Ben Nadel
On User Experience (UX) Design, JavaScript, ColdFusion, Node.js, Life, and Love.
I am the chief technical officer at InVision App, Inc - a prototyping and collaboration platform for designers, built by designers. I also rock out in JavaScript and ColdFusion 24x7.
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Ben Nadel at the New York ColdFusion User Group (Jan. 2008) with: Clark Valberg and Adam Lehman

Creating An XML Representation Of A Directory (And Sub-Directories) Using ColdFusion

By Ben Nadel on
Tags: ColdFusion

A while back, I had read about replacing CFDirectory functionality with Java over on ColdFusion Muse. This is a cool idea and I have never played around with it, so I figure I might as well sit down and do a little demo for myself.

I happen to Love CFDirectory. I think it's a fabulous tag. The one thing I really hate about it though, is that it is not really structured in any useful way. It returns the whole directory structure in ONE massive query. As part of my File Explorer project (yes, I WILL finish that one day), I would love the ability to get a representation of a directory and sub-directories / files in some sort of structure that made more sense in my head.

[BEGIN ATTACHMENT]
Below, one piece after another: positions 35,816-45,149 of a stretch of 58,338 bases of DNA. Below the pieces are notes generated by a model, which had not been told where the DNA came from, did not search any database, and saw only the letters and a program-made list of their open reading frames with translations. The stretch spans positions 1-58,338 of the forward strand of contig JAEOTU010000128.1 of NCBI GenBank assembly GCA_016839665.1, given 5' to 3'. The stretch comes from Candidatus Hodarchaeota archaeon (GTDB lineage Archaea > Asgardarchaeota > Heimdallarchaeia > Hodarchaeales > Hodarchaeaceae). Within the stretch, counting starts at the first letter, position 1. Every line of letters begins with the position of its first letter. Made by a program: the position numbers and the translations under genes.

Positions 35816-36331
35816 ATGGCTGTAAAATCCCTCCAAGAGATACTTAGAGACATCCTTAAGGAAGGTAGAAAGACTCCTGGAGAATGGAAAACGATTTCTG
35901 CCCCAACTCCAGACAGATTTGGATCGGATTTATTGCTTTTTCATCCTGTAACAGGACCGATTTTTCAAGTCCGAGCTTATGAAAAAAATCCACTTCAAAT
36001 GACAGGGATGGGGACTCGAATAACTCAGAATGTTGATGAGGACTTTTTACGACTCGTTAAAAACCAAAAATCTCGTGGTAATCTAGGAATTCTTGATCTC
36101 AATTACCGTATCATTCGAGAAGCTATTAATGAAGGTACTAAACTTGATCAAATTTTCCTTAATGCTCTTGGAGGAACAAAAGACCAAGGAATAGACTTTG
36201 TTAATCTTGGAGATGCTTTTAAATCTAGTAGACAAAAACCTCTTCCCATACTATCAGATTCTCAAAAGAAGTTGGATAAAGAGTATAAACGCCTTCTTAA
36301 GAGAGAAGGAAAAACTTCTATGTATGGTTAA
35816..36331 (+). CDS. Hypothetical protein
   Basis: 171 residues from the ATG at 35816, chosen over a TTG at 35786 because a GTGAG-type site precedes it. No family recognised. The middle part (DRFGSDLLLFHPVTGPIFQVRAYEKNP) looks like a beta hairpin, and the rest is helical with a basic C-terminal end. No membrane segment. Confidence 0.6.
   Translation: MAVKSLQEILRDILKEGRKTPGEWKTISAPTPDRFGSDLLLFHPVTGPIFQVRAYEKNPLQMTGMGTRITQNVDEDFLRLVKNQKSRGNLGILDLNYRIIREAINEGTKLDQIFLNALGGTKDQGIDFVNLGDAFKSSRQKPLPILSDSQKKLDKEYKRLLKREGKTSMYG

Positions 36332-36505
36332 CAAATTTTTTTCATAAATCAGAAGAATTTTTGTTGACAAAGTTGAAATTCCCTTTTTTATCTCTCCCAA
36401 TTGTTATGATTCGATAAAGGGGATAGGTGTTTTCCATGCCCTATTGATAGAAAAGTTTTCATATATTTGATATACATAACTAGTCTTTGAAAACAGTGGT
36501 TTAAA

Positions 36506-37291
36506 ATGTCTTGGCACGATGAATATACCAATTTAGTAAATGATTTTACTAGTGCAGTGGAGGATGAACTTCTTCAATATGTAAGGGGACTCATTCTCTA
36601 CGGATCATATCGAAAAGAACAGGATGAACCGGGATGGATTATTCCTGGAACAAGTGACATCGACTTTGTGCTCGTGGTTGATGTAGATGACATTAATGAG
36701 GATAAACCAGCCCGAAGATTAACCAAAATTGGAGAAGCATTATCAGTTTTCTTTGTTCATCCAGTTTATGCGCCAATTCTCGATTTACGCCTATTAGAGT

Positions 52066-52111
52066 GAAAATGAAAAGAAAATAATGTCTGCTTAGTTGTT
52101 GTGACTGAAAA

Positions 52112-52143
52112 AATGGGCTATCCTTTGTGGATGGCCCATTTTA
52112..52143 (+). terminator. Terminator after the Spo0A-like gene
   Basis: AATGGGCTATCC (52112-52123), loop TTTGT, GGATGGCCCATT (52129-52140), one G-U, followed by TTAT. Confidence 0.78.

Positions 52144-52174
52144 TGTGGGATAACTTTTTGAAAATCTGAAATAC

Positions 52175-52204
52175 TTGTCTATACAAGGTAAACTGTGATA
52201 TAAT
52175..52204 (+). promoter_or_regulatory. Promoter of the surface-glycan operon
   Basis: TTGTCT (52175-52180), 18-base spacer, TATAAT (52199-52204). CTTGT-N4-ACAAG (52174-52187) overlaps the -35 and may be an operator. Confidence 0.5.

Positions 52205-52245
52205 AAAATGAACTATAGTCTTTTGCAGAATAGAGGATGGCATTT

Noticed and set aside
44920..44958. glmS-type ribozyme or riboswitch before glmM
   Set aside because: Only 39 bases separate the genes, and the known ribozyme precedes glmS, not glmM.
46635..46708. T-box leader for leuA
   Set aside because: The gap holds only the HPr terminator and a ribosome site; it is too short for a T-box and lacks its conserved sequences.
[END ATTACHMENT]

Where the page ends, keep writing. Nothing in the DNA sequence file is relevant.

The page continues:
To accomplish this, I have created a ColdFusion user defined function, GetDirectoryXML(), that recurses over a directory (the recursion itself is optional) and creates an XML document in this format:

  • <directory
  • name="..."
  • path="...">
  •  
  • <directories>
  •  
  • <directory
  • name="..."
  • path="...">
  •  
  • --[ RECURSIVE AREA ]--
  •  
  • </directory>
  •  
  • </directories>
  •  
  • <files>
  •  
  • <file
  • name="..."
  • path="..."
  • bytes="..."
  • />
  •  
  • </files>
  •  
  • </directory>

For things like the Name and Path attributes, I opted for using XML node attributes over text nodes because XPath searches are much easier on attributes (at least at my low-xml-xpath-skill level). I like the above structure because it becomes very clear where all the files and directories belong. Also, If I wanted to render this XML it provides a great structure that has sub-structures that I could pass off to a recursive function for rendering.

Here is the code for the GetDirectoryXml() ColdFusion function:

  • <cffunction
  • name="GetDirectoryXml"
  • access="public"
  • returntype="string"
  • output="false"
  • hint="Gets directory information from a directory File object and returns it in XML format.">
  •  
  • <!--- Define arguments. --->
  • <cfargument
  • name="Directory"